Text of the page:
ERIC Number: ED359229
Record Type: RIE
Publication Date: 1993-Jan
Reference Count: N/A
Sampling Variability of Performance Assessments. Report on the Status of Generalizability Performance: Generalizability and Transfer of Performance Assessments. Project 2.4: Design Theory and Psychometrics for Complex Performance Assessment in Science.
Shavelson, Richard J.; And Others
In this paper, performance assessments are cast within a sampling framework. A performance assessment score is viewed as a sample of student performance drawn from a complex universe defined by a combination of all possible tasks, occasions, raters, and measurement methods. Using generalizability theory, the authors present evidence bearing on the generalizability (reliability) and convergent validity of performance assessments sampled from a range of measurement facets, measurement methods, and data bases. Results at both the individual and school level indicate that rater-sampling variability is not an issue: raters (e.g. teachers, job incumbents) can be trained to consistently judge performance on complex tasks. Rather, task-sampling variability is the major source of measurement error. Large numbers of tasks are needed to get a reliable measure of mathematics and science achievement at the elementary level, or to get a reliable measure of job performance in the military. With respect to convergent validity, results suggest that methods do not converge. Performance scores, then, are dependent on both the task and method sampled. (Contains 36 references.) (Author)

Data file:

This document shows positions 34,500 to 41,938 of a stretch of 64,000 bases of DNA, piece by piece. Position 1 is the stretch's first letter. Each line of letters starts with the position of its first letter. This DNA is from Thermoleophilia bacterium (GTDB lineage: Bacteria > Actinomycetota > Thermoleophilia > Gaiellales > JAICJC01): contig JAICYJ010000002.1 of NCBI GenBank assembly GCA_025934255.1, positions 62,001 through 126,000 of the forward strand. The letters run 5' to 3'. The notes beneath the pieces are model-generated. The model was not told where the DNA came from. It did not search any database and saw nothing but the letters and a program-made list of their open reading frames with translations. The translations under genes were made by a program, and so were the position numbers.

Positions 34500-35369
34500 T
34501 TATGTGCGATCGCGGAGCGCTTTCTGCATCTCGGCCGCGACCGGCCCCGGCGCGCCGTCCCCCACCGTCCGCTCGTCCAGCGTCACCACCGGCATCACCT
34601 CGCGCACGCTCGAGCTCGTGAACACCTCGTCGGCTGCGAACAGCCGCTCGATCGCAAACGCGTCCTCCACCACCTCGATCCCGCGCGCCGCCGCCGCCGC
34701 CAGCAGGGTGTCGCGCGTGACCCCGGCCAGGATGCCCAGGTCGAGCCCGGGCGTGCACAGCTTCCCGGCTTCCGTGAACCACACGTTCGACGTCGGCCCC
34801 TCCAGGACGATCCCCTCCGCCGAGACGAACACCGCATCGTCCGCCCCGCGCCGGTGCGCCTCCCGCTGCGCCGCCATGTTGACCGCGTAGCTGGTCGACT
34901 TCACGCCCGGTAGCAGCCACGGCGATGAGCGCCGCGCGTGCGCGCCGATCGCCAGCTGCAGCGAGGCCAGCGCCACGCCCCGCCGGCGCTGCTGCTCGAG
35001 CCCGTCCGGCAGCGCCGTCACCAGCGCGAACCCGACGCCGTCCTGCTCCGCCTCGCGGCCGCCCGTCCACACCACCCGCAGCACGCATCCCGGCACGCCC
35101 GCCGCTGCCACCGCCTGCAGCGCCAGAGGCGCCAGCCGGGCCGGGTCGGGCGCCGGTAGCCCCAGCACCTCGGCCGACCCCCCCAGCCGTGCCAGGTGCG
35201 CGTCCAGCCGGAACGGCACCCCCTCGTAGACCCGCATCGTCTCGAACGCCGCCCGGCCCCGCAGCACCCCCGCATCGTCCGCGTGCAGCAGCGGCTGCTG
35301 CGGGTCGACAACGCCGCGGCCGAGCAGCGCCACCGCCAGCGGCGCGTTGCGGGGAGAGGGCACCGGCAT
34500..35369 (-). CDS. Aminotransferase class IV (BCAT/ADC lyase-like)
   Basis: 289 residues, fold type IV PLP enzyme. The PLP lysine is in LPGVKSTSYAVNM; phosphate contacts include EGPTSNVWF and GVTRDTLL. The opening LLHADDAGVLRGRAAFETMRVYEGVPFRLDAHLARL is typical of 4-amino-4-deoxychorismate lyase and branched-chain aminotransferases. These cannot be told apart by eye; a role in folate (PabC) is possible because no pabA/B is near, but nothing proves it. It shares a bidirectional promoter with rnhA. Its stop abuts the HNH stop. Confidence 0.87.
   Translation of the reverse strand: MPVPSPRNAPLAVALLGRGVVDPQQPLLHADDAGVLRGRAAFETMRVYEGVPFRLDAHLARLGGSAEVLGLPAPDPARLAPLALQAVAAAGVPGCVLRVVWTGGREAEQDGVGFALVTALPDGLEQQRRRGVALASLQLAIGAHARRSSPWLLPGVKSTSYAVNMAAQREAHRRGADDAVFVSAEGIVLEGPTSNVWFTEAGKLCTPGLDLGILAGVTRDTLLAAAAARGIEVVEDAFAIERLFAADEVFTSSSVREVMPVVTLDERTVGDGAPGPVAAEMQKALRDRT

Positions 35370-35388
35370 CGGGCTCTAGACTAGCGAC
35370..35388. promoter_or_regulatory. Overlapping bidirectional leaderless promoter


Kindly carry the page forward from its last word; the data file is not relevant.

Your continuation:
Descriptors: Academic Achievement, Educational Assessment, Error of Measurement, Evaluators, Generalizability Theory, Interrater Reliability, Job Performance, Mathematics Achievement, Measurement Techniques, Performance Based Assessment, Sampling, Science Achievement, Science Instruction, Scores, Scoring, Student Evaluation, Test Reliability, Test Validity, Training
Publication Type: Reports - Evaluative
Education Level: N/A
Sponsor: California Univ., Berkeley. Office of the President.; Office of Educational Research and Improvement (ED), Washington, DC.; National Science Foundation, Washington, DC.
Authoring Institution: National Center for Research on Evaluation, Standards, and Student Testing, Los Angeles, CA.